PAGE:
Understanding an area’s explosion and fire risk is essential for facility maintenance personnel when selecting industrial explosion-proof vacuum cleaners or other power tools. To help with the proper electrical equipment selection, NEC Chapter 5, Articles 500-506, use the class/division/group system to indicate the different risk levels. Some also use a zone/group system based on Articles 505 & 506 of the NEC and developed by the International Electrotechnical Commission. Understanding the NEC classes can be challenging, so Goodway has put together a brief guide to NEC classes to make it easier.

[i] Combustible Dust: OSH Answers. https://www.ccohs.ca/oshanswers/chemicals/combustible_dust.html

[ii] Combustible Dust National Emphasis Program | Occupational …. https://www.osha.gov/enforcement/directives/cpl-03-00-006

 

Next Steps:

  • Check out our Vacuum Buying Guide here
  • View our line of Explosion-Proof Vacuums
  • Learn more about preventing dust explosions

Don’t Delay On Coil Cleaning Preventative Maintenance

Coil Cleaning

Preventative Maintenance

HVAC systems rely on cooperation between your evaporator and condenser coils working together to get their job done. Over time, these coils can become dirty, causing the system to lose efficiency by reducing the ability to exchange heat. This causes increased energy costs and reduces the life of HVAC systems. Both are costly. How do you stop this from happening? Preventative maintenance. One of the most important things to do is make sure you follow a good coil cleaning program as part of your overall preventive maintenance program.

Dirty Coils Waste Money

When your HVAC system is operating with dirty coils, it can use up to 37% more energy than if they were clean. [i] A coil that has been fouled up with dirt, grease, or grime cannot work as efficiently as it once did. What are the dirty coils symptoms you need to watch out for?

  •  High Head Pressure
  • High Compression Ratio
  • Compressor Overload
  • Tripping High-Pressure Switch
  • Low Capacity
  • Poor Efficiency
  • Coil Freezing
  • Compressor Damage Due to Liquid Flood Back

Do you want to reduce the chance of issues like this occurring? Make sure you implement coil cleaning as part of your regular maintenance program. Coil cleaning should occur consistently to ensure that there is no build-up or deterioration to the coils. Do it as often as you can, especially in dusty environments, but at a minimum in the Spring and Fall, or depending on the HVAC unit’s amount of use and location.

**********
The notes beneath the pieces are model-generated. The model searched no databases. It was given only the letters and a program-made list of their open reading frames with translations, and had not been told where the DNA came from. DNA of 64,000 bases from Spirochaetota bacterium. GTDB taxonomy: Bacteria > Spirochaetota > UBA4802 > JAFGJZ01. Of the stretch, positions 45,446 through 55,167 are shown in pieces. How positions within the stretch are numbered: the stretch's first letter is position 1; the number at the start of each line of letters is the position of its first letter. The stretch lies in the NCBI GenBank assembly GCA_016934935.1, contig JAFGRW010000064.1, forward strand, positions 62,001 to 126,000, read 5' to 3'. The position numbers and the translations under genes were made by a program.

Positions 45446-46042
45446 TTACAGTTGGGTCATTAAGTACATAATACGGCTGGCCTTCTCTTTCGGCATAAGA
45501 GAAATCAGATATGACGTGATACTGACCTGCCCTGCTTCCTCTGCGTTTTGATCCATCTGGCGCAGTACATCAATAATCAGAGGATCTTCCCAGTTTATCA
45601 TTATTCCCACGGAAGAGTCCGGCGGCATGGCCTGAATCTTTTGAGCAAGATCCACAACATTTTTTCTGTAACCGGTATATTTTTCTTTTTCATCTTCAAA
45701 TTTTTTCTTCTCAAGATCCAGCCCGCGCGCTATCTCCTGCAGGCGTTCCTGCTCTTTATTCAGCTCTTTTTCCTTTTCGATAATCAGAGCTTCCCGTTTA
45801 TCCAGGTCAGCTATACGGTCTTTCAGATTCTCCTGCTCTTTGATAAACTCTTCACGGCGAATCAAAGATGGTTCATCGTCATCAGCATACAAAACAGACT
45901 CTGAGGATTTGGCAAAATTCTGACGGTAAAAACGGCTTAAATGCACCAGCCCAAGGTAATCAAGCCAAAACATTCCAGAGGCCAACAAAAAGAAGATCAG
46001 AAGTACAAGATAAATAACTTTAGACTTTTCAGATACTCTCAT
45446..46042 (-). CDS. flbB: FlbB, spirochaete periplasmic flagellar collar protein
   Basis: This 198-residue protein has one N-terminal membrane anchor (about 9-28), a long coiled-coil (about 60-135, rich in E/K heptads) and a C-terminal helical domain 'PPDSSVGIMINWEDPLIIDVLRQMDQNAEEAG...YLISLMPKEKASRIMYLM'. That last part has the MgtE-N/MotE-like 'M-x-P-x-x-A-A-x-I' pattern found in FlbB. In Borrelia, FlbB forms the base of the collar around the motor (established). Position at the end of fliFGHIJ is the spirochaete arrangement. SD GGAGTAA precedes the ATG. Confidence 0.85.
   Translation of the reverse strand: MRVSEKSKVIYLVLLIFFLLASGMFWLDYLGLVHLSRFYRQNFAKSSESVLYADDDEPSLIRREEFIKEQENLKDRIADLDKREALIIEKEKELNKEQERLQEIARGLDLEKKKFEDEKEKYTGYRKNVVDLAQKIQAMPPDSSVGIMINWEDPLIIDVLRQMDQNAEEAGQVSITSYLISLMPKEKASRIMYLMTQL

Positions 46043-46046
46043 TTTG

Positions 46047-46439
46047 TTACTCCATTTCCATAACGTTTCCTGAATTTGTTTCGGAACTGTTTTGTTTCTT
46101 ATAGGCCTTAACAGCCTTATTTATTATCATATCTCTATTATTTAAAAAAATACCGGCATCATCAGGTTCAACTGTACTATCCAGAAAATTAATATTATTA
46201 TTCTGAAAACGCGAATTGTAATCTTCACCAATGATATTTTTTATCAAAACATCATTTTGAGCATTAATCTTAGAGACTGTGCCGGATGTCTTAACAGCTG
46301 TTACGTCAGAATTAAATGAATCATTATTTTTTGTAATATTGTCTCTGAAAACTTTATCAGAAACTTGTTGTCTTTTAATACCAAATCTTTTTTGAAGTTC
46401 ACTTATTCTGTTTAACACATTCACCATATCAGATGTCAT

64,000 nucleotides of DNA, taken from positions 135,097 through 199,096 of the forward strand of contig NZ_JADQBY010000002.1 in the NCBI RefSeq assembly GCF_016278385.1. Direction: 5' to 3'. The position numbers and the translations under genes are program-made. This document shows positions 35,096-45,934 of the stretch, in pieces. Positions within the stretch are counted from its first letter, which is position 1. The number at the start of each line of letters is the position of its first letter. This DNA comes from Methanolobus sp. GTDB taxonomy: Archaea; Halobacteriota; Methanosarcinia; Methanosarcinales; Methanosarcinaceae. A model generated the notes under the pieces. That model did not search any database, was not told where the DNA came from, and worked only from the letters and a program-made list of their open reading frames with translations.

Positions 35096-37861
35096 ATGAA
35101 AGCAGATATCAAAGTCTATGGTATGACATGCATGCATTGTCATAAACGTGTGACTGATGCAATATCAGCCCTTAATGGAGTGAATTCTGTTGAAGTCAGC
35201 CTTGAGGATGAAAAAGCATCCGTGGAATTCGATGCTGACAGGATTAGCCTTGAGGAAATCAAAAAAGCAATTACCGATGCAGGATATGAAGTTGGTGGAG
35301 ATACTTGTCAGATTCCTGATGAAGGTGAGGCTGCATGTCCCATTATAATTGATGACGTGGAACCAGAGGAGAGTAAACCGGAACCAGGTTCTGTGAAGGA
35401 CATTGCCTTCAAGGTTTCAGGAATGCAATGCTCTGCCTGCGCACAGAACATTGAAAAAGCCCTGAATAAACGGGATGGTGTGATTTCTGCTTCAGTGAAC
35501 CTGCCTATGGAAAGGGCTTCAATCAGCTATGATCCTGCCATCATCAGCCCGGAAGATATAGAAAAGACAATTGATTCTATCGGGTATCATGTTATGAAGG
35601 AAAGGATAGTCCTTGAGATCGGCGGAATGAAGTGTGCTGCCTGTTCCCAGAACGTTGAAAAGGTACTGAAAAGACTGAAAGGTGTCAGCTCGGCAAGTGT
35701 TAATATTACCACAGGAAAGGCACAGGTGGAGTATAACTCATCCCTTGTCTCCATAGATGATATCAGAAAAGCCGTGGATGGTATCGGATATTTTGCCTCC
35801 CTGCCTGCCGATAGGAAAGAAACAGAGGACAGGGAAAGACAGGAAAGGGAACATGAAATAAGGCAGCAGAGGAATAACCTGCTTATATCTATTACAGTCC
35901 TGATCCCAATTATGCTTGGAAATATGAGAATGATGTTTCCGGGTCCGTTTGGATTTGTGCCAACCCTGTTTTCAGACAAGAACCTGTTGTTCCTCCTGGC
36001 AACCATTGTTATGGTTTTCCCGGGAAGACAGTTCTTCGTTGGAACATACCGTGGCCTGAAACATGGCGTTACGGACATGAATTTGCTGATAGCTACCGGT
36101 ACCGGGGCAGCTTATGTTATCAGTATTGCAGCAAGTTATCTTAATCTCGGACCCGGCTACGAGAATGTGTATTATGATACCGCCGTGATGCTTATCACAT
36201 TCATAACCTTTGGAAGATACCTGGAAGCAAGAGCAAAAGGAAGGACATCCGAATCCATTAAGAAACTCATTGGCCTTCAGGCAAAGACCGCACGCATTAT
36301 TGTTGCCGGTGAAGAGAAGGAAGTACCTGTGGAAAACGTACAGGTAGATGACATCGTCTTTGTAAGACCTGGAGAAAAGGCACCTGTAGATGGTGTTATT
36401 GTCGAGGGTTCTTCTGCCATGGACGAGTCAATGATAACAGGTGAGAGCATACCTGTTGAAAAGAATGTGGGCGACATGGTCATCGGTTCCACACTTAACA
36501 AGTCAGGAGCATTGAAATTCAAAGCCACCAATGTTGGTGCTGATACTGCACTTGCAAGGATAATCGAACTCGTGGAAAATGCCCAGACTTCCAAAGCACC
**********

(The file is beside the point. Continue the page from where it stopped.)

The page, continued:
Lack of Maintenance Reduces Efficiency

When your system is not operating efficiently, your cooling capacity can go down by 30%. Just think of what that does to monthly energy bills.  Staying on top of your coil cleaning maintenance is the only way to ensure you are keeping your HVAC operating at maximum efficiency.

Do you know how to clean coils properly? The severity of the dirt on the coils will determine the cleaning method required; however, the easiest solution is to use a coil cleaning system. These products are specifically designed for cleaning coils. Simple match the system to the right coils. They are available for cleaning evaporator coils, condenser coils in rooftop units (RTU), air-cooled chillers and heat exchangers, air handling units (AHU), PTAC units, and more.

When using coil cleaning systems, it is essential to use a machine that provides just the right amount of PSI pressure to keep coils from becoming damaged. Smaller units require lower PSI and lower water volumes. In contrast, larger condenser coils may require higher pressures and water volumes up to 3.5 gallons per minute.

The Proof Preventative Maintenance Matters

You don’t have to take our word that good coil maintenance and cleaning matters. Experts have done their own research to explore how efficient an HVAC system can be with the proper maintenance. A study printed in the American Society of Heating, Refrigerating, and Air-Conditioning Engineers, Inc. (ASHRAE) Journal concluded that good maintenance and operation practices (including coil cleaning) could improve energy performance and indoor air quality performance.

Co-op City, a 300-acre complex with multiple establishments, and houses a total of 15,372 apartments (one of the largest New York undertakings) that are heated and cooled by convectors called Packaged Terminal Air Conditioners (PTACs). PTACs are the type of units you would find in hotel rooms. When asked how they were handling the 60,000 to 80,000 coils that make up the units, the answer was by “replacement.” When asked how they were handling the 60,000 to 80,000 coils that make up the units, the answer was by “replacement.” When a maintenance plan was introduced, the maintenance manager reported that they were doing 50% fewer replacements of the coils due to cleaning them without removing them. The Co-op City air quality was improved, and the efficiency in the units multiplied.